In this file:
· Jeff Bezos interrupted by a protestor asking him to do something about chicken farms
… Although Amazon doesn’t directly own or operate chicken farms, it does buy chicken meat from suppliers that have been previously targeted by activists. Direct Action Everywhere (DXE) has occupied facilities run by Petaluma Poultry and Pitman Family Farms, which supply Amazon and other retailers with chicken and turkey products…
· The animal rights group that interrupted Jeff Bezos is known for confrontation
… Direct Action Everywhere is a California-based nonprofit that describes itself as an “animal liberation group”…
Jeff Bezos interrupted by a protestor asking him to do something about chicken farms
‘You’re the president of Amazon and you can help the animals.’
By James Vincent, The Verge
Jun 6, 2019
Amazon is holding its first ever re:MARS conference in Las Vegas, dedicated to high tech themes like AI and robotics. But company founder and CEO Jeff Bezos was interrupted during a talk on stage by a protestor with more basic concerns: the welfare of chickens.
Bezos was being interviewed during a keynote talk when the protestor walked quickly on stage, wearing what looked like a conference lanyard and holding a single white rose. The protestor said she had been inside “Amazon’s chicken farms,” and called on Bezos to stop the abuses of animals in these facilities.
“You’re the president of Amazon and you can help the animals,” said the protestor.
Although Amazon doesn’t directly own or operate chicken farms, it does buy chicken meat from suppliers that have been previously targeted by activists. Direct Action Everywhere (DXE) has occupied facilities run by Petaluma Poultry and Pitman Family Farms, which supply Amazon and other retailers with chicken and turkey products.
DXE activists claim to have visited a dozen farms which supply Whole Foods with “free-range” chicken products and say they never saw a chicken outside. Amazon bought Whole Foods in 2017 for $13.4 billion.
According to the Humane Society, chickens raised for their meat make up nine out of every 10 land animals bred for food in the US, with over nine billion killed every year. About 70 percent of chickens raised globally live in intensive farming systems, where they’re bred in cramped conditions indoors, raised to a slaughterable weight within just six weeks.
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The animal rights group that interrupted Jeff Bezos is known for confrontation
By Natasha Frost in Las Vegas, Quartz
June 6, 2019
Minutes into an otherwise humdrum “fireside chat” with Amazon CEO Jeff Bezos at the tech company’s inaugural Re:MARS conference today, there was a commotion. A female protester, later identified as a member of animal rights group Direct Action Everywhere, stormed past security and onto the stage, where Bezos had been in the middle of answering questions about space from his Amazon colleague, Jenny Freshwater.
In a quavering voice, almost lost over the sound of thousands of snapping cellphone cameras and sharp intakes of breath, Priya Sawhney began to ask Bezos questions about a chicken farm believed to supply poultry to Amazon’s grocery brands: what he thought about the cruelty involved; whether he would condemn the felony charges faced by members of the group; whether he planned to act.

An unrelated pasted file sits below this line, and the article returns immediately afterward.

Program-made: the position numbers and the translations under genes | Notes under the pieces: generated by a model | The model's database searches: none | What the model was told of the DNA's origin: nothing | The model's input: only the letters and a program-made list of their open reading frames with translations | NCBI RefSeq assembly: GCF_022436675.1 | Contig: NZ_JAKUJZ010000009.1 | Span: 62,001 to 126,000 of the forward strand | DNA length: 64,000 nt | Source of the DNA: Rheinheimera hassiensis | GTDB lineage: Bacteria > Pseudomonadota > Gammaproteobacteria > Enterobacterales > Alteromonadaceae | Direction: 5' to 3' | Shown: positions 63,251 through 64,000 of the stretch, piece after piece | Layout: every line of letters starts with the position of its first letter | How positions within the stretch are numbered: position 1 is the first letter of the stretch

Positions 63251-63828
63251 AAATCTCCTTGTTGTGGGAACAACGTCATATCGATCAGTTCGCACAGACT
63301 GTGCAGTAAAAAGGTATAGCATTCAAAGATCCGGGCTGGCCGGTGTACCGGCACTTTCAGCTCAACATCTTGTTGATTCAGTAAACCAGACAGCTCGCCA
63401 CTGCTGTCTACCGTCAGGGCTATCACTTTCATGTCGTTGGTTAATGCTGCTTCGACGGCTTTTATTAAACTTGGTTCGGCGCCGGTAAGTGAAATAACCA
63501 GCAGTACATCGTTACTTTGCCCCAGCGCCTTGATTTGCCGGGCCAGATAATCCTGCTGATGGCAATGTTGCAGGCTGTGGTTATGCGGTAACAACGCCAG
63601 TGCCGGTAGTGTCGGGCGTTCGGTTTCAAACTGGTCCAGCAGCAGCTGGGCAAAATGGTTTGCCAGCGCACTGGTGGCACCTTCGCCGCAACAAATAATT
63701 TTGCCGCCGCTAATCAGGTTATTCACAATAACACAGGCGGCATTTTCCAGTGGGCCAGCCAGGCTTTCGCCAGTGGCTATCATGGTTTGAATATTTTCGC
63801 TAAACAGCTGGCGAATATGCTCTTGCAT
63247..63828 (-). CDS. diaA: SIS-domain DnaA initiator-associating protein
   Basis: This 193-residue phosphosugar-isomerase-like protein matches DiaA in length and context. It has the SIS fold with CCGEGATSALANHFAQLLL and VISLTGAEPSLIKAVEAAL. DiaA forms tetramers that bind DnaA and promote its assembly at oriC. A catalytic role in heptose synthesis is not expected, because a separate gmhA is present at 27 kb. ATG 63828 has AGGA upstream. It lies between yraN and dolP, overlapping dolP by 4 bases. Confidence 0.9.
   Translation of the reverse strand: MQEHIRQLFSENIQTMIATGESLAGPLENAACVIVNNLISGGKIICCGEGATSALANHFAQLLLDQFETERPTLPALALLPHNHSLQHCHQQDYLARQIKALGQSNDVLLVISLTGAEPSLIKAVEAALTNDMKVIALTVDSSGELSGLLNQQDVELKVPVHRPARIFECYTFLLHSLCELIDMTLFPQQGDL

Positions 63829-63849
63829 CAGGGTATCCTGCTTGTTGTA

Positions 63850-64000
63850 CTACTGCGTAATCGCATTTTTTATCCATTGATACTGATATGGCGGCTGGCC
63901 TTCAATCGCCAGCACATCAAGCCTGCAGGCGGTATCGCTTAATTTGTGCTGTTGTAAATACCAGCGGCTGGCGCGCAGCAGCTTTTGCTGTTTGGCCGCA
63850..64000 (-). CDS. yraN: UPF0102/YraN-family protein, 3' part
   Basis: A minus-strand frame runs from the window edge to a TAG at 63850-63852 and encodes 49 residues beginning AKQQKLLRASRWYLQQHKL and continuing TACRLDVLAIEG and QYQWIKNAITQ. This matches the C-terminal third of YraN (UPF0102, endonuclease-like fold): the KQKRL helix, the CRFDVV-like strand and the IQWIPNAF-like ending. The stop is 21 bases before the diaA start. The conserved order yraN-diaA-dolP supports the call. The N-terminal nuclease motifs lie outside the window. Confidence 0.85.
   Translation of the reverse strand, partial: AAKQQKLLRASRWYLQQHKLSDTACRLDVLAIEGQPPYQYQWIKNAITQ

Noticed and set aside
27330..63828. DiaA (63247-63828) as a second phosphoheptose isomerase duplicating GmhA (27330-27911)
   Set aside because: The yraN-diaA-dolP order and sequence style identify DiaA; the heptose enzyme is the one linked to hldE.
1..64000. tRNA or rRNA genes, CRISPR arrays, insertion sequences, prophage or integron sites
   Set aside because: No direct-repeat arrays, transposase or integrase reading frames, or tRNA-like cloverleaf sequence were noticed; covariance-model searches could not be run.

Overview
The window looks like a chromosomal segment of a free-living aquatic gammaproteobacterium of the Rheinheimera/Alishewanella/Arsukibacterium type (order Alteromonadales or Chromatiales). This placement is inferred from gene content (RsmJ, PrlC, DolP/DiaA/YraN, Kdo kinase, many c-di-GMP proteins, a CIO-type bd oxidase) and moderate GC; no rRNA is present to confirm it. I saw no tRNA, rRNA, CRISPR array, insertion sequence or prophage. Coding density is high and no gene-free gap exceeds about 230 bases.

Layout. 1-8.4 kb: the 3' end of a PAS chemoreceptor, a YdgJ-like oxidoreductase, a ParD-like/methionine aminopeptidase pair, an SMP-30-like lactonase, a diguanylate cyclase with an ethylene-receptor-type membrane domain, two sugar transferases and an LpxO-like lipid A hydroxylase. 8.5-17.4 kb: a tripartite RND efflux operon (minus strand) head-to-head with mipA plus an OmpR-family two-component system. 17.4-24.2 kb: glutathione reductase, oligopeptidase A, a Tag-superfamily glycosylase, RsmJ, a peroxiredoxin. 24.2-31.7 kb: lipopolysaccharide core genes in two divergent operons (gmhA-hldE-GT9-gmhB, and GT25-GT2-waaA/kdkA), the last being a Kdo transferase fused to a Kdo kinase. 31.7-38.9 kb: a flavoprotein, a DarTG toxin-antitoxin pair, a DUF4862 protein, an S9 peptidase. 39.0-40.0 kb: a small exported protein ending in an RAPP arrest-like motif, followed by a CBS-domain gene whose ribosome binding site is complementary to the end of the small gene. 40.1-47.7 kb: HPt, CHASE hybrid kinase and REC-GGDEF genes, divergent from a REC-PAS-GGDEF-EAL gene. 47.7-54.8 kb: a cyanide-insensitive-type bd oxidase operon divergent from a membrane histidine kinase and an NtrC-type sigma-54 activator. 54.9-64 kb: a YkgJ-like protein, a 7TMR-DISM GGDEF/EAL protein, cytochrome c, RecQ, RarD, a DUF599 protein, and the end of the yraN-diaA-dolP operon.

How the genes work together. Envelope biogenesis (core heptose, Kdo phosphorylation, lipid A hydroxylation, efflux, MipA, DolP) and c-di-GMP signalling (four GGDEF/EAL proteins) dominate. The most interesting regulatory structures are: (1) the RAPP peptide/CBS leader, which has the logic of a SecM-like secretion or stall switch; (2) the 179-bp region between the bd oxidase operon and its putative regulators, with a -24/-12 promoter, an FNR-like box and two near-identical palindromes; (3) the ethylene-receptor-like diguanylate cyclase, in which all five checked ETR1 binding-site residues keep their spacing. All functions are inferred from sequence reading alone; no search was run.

Eventually, as security removed her from the stage, she turned and called back to Bezos: “You’re a businessman, Jeff!” (How she made it up there at all, given Bezos’s well-reported annual $1.6 million security budget, remains a mystery.)
In a later statement, the group claimed to have “undercover camera footage [showing] thousands of birds crowded in industrial sheds and no evidence of the birds stepping outside.”
Direct Action Everywhere is a California-based nonprofit that describes itself as an “animal liberation group.” Members break into animal farms to provide medical care to ailing animals and, in some cases, perform raids to “liberate” them from the farms or slaughterhouses. (Hundreds of dollars in veterinary bills later, the animals are often then kept as pets.) One recent “rescue mission,” at the Reichardt Duck Farm in Petaluma, California, involved more than 600 activists chaining themselves to the farm’s entrance, releasing dozens of ducks—doubtless quacking up a storm—and, as Democracy Now reports, “in some cases locking themselves by the neck to the slaughter line.” Around 100 people were later arrested.
According to the group’s website, six group members currently face “multiple felonies each for providing medical care to sick chickens at the largest organic poultry producer in the nation.” They intend to go to trial, with a view to “[opening] the floodgates for activists to go inside of all farms and slaughterhouses and legally rescue animals in California.”
Theatric protests of this sort are par for the course for Direct Action Everywhere. In 2017, the group staged dramatic demonstrations outside a butcher’s shop in Berkeley, California, in which they would splash themselves in fake blood and cover themselves in plastic kitchen wrap to look like meat. (The protests eventually stopped after four months when the store agreed to hang a sign in their window professing: “Attention: Animals lives are their right. Killing them is violent and unjust, no matter how it’s done.”)
Other attempts at “total animal liberation” have included repeated protests in the meat section of a Berkeley Whole Foods (eventually earning them a restraining order); “screaming and yelling” in the dining room of Samin Nosrat’s former California restaurant Chez Panisse; and releasing live chickens from a poultry store in San Francisco’s Chinatown...
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